drastic reduction in immigrants, especially refugees. Peters
often has used the mechanism of parliamentary privilege to
name immigrants he thinks pose threats to national security,
without supporting evidence or disclosure of his sources.

7. (SBU) Peters, who inherited Maori lineage from his father
and once was ticketed as the likeliest prospect to become the
country,s first Maori prime minister, is labeled by some
critics as being Maori in name only. He first came to
national prominence in the mid-1980s by uncovering scandal in
the government,s Maori loan programs. He has since attacked
what he calls the "bro-racracy" of Maori that seeks large
government payouts to settle treaty claims, and he has also
criticized some tribe Maori leaders as nepotistic and
corrupt. However, ever since National Party leader Don
Brash's January 2004 Orewa speech stole much of the thunder
on this issue, NZ First has struggled to further distinguish
its race policy. For example, the party still promotes Maori
language and culture as a vital part of New Zealand,s
national identity.

Party,s strengths, vulnerabilities are Peters

8. (C) Arguably the most charismatic figure in Parliament,
Peters propels the party,s populist policy. Coupled with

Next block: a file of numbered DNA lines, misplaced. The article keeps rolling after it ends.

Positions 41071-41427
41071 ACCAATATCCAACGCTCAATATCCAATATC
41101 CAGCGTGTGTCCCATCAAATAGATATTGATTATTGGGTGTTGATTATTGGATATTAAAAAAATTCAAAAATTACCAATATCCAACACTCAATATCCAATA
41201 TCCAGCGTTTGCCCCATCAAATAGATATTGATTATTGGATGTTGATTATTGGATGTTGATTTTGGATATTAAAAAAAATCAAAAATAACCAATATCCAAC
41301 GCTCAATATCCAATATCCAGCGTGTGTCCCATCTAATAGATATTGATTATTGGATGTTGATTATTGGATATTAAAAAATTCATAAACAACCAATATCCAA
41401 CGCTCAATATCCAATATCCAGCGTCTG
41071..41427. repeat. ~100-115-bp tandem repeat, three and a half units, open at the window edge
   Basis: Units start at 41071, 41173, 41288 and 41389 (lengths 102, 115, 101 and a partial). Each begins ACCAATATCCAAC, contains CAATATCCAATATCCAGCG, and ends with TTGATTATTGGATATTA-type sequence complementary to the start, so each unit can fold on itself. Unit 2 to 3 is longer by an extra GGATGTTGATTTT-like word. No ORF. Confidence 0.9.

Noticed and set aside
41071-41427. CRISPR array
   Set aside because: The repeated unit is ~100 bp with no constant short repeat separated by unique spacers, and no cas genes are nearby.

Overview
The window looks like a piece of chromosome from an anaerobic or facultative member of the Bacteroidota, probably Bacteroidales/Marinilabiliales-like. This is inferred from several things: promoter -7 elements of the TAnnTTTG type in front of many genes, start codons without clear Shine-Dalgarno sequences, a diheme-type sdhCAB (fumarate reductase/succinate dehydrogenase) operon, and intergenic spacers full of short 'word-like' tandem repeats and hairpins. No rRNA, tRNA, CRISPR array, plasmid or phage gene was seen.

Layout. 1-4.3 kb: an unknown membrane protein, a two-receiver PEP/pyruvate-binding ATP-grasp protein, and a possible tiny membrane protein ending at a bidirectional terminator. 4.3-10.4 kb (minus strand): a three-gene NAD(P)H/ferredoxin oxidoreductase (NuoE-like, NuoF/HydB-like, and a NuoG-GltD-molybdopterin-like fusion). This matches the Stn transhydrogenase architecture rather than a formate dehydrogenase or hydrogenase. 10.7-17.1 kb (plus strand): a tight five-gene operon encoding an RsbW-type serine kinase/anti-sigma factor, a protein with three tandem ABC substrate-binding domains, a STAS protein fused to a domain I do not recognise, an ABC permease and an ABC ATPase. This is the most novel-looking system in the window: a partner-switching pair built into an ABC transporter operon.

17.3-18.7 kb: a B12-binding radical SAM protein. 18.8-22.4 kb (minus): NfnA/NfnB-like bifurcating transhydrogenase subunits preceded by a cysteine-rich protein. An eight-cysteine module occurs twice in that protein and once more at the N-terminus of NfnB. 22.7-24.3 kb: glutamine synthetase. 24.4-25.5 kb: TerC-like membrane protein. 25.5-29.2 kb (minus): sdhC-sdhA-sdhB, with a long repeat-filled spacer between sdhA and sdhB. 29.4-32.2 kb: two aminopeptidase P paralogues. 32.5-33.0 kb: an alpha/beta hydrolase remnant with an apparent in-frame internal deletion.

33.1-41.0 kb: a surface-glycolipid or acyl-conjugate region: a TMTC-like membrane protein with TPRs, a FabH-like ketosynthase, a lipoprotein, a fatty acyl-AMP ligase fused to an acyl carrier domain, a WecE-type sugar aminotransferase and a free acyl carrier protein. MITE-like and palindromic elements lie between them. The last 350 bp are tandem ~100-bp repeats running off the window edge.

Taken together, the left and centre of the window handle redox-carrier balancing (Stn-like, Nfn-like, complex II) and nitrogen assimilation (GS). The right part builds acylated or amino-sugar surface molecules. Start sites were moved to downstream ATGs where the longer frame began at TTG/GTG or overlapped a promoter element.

his long experience in Parliament, Peters is well positioned
to deliver polling gains in the remaining weeks of the
election campaign. Four weeks out from the 2002 elections,
NZ First polled between 4 and 5 percent. Largely on Peters,
charisma, it received 10.4 percent of the party vote. A
similar performance remains possible this campaign,
especially as older voters appear to be disengaged from the
two major parties and other minor parties.

9. (C) Peters, charisma, the party,s populist platform and
its support among the elderly notwithstanding, NZ First,s
message and its leader have worn thin on many New Zealanders
who may be sympathetic to its views but not convinced of its
effectiveness. Other parties, especially National and ACT,
have cannibalized the party,s core policy messages
(anti-corruption, anti-immigration and race relations),
leaving the party with little new or different on offer.

Anti-First: issues of coalition government

10. (C) As in the last three elections, Peters is promoting